Book by Anne Hart
New title for the job of entering spoken medical data into computers, but still similar pay: What used to be called medical transcribers and sometimes medical transcriptionists, were mostly women (and some men) who had a course in medical terminology and could spell and fix any grammar errors, spent an entire workday typing away (transcribing dictation) at IBM Selectric typewriters wearing earphones for hours listening to doctors speak the information from a Dictaphone machine from the 1950s through the 1980s, and before that medical stenographers transcribing their notes from shorthand or Speedwriting, now has a new name: Medical Scribes. Check out the pay scale in the USA for medical scribes nationally at the website, "Entry-Level Medical Scribe Salary."
The average pay in the USA for an Entry-Level Medical Scribe is $11.70 per hour. See: http://www.payscale.com/research/US/Job=Medical_Scribe/Hourly_Rate/c2ed387c/Entry-Level. The hourly pay rate is $8.58 - $15.23. Total annual pay nationally runs from $18,007 - $32,603. The website notes that "Total Pay combines base annual salary or hourly wage, bonuses, profit sharing, tips, commissions, overtime pay and other forms of cash earnings, as applicable for this job. It does not include equity (stock) compensation, cash value of retirement benefits, or the value of other non-cash benefits (e.g. healthcare)."
In the 1970s, men sometimes taught medical terminology in two-year community colleges to mostly women who sat in typing pools transcribing dictation of medical records. In those days, the medical transcription pool typed all day and were never called 'scribes.' Nowadays there's a new name for medical transcribers who shadow doctors as they work in emergency rooms and other medical environments, keyboarding directly into computers, whatever the doctor dictates to become electronic medical records.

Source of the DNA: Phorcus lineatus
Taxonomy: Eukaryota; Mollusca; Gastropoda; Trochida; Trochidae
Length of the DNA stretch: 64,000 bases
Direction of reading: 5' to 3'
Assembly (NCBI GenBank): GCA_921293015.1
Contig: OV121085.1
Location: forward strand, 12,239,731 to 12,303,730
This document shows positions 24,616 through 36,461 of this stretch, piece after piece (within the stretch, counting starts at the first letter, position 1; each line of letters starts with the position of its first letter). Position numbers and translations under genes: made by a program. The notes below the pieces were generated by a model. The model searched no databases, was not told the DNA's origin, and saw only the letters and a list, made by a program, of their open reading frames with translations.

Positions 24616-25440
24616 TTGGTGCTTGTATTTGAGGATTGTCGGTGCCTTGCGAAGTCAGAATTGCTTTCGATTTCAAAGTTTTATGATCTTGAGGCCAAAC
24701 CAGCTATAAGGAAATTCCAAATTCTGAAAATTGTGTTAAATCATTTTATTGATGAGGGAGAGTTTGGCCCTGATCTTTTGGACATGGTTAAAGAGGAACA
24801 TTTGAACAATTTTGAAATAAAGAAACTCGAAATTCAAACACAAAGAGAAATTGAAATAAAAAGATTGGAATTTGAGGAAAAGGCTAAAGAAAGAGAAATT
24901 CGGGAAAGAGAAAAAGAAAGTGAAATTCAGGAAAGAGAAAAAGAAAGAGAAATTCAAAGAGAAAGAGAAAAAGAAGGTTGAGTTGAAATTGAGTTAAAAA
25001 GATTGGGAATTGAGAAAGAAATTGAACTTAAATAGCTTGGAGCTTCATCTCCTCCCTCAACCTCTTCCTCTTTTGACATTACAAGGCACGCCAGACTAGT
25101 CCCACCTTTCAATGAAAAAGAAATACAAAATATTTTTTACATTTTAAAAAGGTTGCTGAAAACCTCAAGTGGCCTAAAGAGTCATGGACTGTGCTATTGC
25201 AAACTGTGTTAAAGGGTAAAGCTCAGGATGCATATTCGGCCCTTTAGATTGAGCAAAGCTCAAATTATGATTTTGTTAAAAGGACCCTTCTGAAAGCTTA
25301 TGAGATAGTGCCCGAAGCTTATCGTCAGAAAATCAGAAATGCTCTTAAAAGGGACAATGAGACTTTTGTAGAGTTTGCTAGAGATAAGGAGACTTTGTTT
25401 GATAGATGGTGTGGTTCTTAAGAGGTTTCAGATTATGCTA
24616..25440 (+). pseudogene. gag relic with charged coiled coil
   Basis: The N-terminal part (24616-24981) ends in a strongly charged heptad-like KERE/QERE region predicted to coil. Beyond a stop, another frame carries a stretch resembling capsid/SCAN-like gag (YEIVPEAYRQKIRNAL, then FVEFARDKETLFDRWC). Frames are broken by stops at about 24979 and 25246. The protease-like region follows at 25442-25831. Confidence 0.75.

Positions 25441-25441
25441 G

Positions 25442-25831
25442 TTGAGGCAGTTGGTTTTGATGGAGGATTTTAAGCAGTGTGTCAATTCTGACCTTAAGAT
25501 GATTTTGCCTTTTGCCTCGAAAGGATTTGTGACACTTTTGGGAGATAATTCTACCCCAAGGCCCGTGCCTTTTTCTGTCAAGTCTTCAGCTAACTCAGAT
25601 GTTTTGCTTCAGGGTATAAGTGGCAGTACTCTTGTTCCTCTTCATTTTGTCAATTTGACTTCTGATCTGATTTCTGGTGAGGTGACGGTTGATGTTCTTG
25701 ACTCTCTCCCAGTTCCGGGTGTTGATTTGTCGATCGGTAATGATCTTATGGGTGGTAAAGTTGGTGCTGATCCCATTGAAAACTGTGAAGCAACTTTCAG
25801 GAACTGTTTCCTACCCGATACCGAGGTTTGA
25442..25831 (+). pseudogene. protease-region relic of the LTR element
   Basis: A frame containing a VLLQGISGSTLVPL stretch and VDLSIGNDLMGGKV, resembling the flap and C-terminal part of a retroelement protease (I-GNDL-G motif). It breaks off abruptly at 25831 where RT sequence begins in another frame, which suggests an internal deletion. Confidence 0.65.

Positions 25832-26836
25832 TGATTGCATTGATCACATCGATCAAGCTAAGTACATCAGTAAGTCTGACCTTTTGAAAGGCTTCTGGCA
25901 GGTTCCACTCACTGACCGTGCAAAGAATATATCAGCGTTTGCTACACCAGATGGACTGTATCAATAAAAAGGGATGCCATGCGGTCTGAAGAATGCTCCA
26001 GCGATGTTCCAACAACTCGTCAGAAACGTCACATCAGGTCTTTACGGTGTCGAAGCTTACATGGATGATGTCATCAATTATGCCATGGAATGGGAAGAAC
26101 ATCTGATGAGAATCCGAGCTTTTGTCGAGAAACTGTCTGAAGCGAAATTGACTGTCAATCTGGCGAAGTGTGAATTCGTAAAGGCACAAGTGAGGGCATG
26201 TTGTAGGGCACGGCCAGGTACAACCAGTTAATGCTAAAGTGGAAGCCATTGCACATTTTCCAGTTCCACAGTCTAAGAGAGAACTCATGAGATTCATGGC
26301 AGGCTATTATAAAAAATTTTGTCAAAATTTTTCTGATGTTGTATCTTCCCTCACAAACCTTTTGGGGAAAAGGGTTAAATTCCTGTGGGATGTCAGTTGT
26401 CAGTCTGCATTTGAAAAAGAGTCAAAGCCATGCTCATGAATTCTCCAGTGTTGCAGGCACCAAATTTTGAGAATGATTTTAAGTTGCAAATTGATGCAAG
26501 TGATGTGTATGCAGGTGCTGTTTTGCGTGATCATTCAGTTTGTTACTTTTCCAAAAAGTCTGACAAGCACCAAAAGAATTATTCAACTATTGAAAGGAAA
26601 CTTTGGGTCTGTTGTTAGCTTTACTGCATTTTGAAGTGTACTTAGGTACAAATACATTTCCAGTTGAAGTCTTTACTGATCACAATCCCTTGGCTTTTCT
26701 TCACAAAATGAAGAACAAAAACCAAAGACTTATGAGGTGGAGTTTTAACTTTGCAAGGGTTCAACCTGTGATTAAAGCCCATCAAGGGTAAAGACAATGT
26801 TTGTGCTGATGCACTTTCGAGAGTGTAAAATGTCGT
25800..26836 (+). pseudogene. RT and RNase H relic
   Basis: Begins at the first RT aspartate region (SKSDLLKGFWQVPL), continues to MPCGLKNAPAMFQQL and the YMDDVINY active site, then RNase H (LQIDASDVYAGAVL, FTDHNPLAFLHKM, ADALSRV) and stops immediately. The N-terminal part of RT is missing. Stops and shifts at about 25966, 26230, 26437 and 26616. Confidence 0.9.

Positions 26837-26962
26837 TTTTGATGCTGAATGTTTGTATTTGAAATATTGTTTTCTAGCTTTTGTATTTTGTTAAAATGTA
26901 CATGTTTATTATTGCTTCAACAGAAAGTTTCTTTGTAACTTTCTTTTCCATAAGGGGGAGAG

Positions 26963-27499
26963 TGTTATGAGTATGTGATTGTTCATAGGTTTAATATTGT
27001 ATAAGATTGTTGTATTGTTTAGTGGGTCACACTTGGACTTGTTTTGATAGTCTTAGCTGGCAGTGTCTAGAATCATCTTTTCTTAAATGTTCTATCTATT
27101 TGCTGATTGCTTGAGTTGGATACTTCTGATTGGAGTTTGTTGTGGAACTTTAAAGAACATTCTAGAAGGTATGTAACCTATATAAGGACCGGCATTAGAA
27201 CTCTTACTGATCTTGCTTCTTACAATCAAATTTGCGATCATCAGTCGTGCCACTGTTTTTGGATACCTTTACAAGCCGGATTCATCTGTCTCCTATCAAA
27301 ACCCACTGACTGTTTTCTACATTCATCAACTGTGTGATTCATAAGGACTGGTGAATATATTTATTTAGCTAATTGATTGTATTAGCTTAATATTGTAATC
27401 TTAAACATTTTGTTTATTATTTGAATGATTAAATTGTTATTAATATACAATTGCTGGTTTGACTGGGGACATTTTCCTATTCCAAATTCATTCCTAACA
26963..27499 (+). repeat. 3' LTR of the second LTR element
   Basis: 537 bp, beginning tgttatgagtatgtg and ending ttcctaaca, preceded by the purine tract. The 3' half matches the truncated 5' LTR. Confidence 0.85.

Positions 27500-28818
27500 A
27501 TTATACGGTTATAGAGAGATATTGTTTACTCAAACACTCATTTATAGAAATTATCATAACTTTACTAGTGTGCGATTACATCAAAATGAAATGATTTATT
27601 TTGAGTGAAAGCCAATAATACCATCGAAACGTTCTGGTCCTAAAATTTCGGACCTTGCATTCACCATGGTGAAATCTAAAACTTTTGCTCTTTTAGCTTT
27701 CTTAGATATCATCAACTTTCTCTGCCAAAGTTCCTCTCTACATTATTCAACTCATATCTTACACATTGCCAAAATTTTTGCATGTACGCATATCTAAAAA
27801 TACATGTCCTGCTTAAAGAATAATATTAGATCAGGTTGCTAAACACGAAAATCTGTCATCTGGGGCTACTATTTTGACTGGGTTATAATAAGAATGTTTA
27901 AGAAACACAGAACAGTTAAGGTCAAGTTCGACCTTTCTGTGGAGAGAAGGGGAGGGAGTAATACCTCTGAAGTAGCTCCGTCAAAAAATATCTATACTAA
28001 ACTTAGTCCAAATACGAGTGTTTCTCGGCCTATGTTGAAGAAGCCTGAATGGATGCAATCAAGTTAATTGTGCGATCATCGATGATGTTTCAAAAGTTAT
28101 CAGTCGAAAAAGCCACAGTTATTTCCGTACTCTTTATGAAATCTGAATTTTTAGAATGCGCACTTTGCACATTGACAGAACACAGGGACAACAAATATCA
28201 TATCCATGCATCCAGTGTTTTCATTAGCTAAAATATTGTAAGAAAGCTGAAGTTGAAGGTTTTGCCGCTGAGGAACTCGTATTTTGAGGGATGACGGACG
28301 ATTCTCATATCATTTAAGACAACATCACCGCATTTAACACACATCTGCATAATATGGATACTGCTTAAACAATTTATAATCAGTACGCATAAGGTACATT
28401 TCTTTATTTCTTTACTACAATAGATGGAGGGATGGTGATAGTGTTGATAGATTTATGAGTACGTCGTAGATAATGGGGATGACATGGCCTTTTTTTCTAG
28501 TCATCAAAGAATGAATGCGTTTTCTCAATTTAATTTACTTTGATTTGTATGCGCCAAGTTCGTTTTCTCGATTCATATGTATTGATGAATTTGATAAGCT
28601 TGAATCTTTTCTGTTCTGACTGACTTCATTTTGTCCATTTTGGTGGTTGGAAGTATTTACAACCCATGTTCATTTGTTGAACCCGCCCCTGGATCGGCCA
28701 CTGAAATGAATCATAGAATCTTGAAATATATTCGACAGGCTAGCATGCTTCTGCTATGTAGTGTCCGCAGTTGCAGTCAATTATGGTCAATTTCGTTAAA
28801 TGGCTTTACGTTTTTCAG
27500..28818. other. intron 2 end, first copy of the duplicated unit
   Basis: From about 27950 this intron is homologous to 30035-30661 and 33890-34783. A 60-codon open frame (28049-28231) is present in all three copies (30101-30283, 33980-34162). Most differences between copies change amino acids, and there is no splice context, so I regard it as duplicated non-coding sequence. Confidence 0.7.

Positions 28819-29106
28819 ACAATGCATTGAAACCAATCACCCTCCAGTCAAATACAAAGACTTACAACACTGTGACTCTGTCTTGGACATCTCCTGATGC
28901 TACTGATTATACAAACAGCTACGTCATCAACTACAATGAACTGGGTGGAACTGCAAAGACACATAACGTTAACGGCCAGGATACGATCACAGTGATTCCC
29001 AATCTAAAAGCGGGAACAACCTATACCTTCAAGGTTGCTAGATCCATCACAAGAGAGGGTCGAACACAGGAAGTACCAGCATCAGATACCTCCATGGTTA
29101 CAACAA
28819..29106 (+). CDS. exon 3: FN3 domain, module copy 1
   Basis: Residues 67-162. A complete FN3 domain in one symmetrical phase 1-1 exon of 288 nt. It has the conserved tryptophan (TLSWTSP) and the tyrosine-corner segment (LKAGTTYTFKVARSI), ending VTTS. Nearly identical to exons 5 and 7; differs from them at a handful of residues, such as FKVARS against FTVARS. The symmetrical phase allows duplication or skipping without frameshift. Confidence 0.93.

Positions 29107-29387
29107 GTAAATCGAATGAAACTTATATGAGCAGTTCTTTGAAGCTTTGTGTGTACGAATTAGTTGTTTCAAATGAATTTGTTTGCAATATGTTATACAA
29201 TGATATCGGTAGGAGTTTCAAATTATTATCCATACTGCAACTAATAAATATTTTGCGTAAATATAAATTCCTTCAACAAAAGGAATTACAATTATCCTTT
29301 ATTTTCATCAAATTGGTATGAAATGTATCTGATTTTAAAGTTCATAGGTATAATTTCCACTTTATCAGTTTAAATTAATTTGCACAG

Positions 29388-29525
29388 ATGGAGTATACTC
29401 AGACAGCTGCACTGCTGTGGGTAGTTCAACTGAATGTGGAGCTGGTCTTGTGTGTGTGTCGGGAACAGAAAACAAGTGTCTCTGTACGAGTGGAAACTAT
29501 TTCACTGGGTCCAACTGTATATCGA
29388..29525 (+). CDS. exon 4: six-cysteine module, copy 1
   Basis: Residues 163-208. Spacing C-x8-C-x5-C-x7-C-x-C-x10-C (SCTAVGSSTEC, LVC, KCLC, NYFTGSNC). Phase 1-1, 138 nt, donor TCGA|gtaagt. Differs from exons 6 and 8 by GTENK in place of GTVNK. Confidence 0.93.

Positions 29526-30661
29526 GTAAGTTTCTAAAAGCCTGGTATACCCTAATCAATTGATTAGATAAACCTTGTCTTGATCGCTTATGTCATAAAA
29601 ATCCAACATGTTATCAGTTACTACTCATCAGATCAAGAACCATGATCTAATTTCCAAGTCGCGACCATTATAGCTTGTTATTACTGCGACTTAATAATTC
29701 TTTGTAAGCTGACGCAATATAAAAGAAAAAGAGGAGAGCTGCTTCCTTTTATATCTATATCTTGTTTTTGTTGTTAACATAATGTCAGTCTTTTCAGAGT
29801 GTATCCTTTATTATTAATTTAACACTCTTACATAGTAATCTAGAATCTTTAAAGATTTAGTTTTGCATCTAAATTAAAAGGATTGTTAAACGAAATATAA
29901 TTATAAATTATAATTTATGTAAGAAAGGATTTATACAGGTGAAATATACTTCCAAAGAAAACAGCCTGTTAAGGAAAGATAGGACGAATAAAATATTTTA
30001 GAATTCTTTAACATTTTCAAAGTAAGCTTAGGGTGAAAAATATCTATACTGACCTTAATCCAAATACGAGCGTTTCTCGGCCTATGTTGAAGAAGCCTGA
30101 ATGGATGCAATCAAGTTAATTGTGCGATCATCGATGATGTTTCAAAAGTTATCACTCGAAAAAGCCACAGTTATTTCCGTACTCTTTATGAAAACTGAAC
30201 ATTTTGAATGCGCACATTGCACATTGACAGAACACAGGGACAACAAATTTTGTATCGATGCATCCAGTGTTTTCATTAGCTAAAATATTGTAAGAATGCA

This is not like medical ghostwriting of books with physicians, scientists, or other experts. It's not regulatory writing or medical marketing writing for scientific, medical, or technical journals. And it's not editing or indexing books. You would proofread your work to make sure no typos or grammatical errors went into the sentences because of the nature of and requirements of digital medical records and confidentiality for each patient.
The job of medical records administrator used to be studied in a four-year college which also turned out graduates with ambitions to become medical record librarians. Now that medical records have gone digital and are keyboarded into computers instead of typed on paper, it saves physicians time so the doctor and look into the patient's eyes and report the results of the examination without having to turn to a computer to key in what goes into medical records.
Here comes the medical scribe. Often it's someone who has a four-year college degree, knows medical terminology spelling and grammar, and can type what the doctor says into a computer so the doctor doesn't have to type his or her own medical records into a computer.
The pay isn't any greater than, considering the cost of living, what a medical transcriber made before medical records went digital and were stored in computers. The advantage is that without having to wear earphones/headphones/earbud all day to listen to doctors, sometimes with thick accents, speak their medical terminology, after a career as a "medical scribe" an individual may be less likely to have a hearing loss without having to listen to recordings with headphones all day sitting for hours in a "typing pool" of a room full of other transcribers.
At least as a medical scribe, the person walks around following/shadowing the doctor as the physician sees each patient. But the task of the job remains similar to what the 1950s typist did, enter data into a machine, whether it's a computer or had been two generations ago a typewriter. There's also degrees to be earned in medical records administration, but then again, a lot of learning is done on the job. And some medical transcribers include college graduates looking for work.